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December 19, 2012

Hyperbole, seriously

I watch the posturizing during the arguments over the expiration of the 2001/2003 Tax Plans, the triggering of the debt-related sequestration of spending cuts, and what is generally referred to as the fiscal cliff.

And I wonder -- how does so much hyperbole qualify as negotiation?

Each side has taken a public stance in which they declare that the other is "not serious" about the negotiations. Whenever someone puts a proposal forward, it seems mandatory that the other side must dismiss both the proposal and the person as "not serious".

I imagine that, were I on one of the sides, I would take a proposal, mark what I found acceptable, draw a red-line through what is unacceptable, highlight and question what requires further clarification and return the document. And I would expect the same response to any proposal I put forward.

If, instead, my proposal was dismissed publicly as "not serious", two things would be immediately clear:

(1) the complainer is not serious about their dismissal of the proposal; and
(2) it will be very hard to continue with another step in the negotiation.

I have not been involved in a public negotiation of this type -- ever. But I can hardly imagine that this is how it is supposed to proceed. Instead, it looks like a "reality show", in which the conflicts are scripted into the show in order to attract an audience and build a false tension.

This posturizing is insulting. It tells the public that this negotiation is a false, scripted, "reality show", and that we, the gullible audience, are being played as fools willing to be entertained.

Do they believe that kind of treatment of the public lead to Good Government? They're not serious.

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December 12, 2012

Remember, Remember, the 6th of December

In a certain dead space in my being, I admire the work they have done, their commitment, their skill. They set out to bring unions, women, immigrants, gays, and all non-white non-males to their knees.

They dedicated themselves to this for the past generation -- they looked at a 30, or 40-year timespan. The next election was just a marker, it meant nothing -- it was just a step on a long journey.

They planned the attacks, adjusted as the ground shifted. They gathered the weapons they knew they would need -- money, corporations, media, judges and of course legislators.

They whittled away at it, year after year -- attacks on women's health this month, on immigrants next month, on unions the month after, on public workers next, then on public schools, then back to unions, again on women's health, a quick attack on the United Nations, a little war here and there, then again on voting rights, some election rigging along the way ... on and on and on, drip by drip by drip.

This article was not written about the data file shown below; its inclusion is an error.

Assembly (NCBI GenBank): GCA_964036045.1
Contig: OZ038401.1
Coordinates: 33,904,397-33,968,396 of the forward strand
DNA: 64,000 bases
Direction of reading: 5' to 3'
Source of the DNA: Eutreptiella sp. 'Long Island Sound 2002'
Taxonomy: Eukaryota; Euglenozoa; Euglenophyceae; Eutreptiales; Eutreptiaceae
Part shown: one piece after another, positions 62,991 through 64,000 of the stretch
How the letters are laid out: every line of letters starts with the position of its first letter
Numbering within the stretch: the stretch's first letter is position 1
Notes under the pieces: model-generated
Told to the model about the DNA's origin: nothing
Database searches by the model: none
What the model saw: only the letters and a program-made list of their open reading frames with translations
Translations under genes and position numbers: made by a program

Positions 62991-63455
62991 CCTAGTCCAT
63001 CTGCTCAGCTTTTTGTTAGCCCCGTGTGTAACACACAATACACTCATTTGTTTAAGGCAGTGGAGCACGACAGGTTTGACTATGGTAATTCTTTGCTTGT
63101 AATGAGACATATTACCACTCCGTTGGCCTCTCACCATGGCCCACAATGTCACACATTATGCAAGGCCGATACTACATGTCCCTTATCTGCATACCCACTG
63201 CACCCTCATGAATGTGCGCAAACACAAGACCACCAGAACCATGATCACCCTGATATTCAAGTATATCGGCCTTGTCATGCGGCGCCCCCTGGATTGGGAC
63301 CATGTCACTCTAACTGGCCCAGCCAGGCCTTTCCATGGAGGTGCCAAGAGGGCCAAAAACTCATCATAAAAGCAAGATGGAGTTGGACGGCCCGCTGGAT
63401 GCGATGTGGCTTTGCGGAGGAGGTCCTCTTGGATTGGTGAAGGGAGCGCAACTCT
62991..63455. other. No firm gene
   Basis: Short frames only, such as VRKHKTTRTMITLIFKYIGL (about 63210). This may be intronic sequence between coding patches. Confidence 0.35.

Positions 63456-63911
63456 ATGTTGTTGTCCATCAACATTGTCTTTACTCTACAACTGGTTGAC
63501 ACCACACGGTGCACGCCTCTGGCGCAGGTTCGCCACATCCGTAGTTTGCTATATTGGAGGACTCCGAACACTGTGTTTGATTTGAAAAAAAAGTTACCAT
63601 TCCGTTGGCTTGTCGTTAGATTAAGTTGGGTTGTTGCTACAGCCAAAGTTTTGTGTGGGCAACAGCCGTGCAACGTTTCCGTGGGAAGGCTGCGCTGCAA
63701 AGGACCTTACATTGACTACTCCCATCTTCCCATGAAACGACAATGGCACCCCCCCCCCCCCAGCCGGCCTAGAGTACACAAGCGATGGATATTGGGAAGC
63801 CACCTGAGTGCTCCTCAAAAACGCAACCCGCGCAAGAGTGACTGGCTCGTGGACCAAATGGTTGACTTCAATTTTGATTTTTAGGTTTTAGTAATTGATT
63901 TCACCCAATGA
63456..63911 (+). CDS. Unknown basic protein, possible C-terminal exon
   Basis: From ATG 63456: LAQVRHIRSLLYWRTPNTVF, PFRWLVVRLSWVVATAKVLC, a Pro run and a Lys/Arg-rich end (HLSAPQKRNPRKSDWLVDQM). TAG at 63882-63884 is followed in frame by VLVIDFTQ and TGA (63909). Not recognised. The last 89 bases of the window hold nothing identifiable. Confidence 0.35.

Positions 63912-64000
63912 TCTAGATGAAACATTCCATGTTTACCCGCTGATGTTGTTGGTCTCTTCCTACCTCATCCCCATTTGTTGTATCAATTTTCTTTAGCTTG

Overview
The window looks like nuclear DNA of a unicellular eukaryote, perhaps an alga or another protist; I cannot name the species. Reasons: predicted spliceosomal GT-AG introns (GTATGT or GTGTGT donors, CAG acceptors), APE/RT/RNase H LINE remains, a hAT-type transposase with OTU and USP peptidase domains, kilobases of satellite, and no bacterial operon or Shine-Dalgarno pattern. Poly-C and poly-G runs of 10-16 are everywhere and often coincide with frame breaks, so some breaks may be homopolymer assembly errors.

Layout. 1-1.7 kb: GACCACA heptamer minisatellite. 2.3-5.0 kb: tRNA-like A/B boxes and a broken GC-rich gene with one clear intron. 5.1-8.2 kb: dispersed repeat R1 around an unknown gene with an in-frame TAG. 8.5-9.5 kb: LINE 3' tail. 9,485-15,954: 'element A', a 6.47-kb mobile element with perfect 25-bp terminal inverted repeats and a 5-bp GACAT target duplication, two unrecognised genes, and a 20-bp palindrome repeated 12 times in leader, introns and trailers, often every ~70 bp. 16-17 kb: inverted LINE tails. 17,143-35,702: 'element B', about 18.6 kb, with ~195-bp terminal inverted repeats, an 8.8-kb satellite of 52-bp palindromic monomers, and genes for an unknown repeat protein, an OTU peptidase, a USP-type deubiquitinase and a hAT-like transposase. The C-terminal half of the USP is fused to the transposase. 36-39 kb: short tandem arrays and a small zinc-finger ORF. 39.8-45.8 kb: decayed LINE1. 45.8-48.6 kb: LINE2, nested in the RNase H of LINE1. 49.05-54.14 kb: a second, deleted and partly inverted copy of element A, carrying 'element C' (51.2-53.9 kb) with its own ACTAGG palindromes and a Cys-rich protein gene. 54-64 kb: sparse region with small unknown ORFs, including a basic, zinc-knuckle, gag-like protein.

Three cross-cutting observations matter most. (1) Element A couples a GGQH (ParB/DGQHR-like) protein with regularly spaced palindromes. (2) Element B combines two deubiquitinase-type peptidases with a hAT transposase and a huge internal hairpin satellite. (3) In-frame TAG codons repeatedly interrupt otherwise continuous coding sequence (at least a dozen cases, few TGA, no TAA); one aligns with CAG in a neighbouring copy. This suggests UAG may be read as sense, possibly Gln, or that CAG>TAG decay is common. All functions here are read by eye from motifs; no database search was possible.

They understood that every battle mattered, no matter how small. Every victory moved them forward, one inch here, a foot there, a yard then another six inches. Always inching forward.

They never gave up, never surrendered, never lost hope, never lost focus. They honed the message, established the vocabulary -- "freedom to work", "rights of the unborn", "illegal immigrant", "stand your ground", "defense of marriage", "welfare queens", "union thugs and bosses", "government is the problem", the "urban voters" -- "them", the ones who are "different", the ones who are "taking your jobs".

And when it came time to strike, they struck hard and they struck everywhere. All at once. Wisconsin, sure, but Indiana and Ohio at the same time, while there were other attacks in Florida, Arizona, and Maine. All at once, so that the other side could not concentrate their defenses. You slow them down in Wisconsin, but lose in Ohio and Indiana. Stop them in Arizona, but lost in Florida and Maine.

And then it was Michigan's turn. They understood the importance of striking right now, only 6 weeks to go before they lose some strength. So strike, strike fast -- we all jumped at the Right-to-Work-for-Less laws and drew 10,000 protesters. But they also passed anti-abortion laws the same day, one to forbid the offer of abortion coverage on Obamacare exchanges, one to allow doctors to refuse to perform abortions on grounds of religion and conscience. And, on the same day, they fashioned a new Emergency Manager law to replace the one that was repeals by the voters. And today they are pushing for the right to carry guns in church, at football games, in schools and in other crowded public places.

Striking now, hard, fast, widespread. It's hard to duck a buckshot blast.

See how they've done it. Patient. Focused. Well-planned. It is the stuff of a coup d'etat, not the stuff of revolution. Passionless. Systematic.

Can the opposition do anything like this?

Admiration for their skill. Hatred for their ends. Contempt for their motives.

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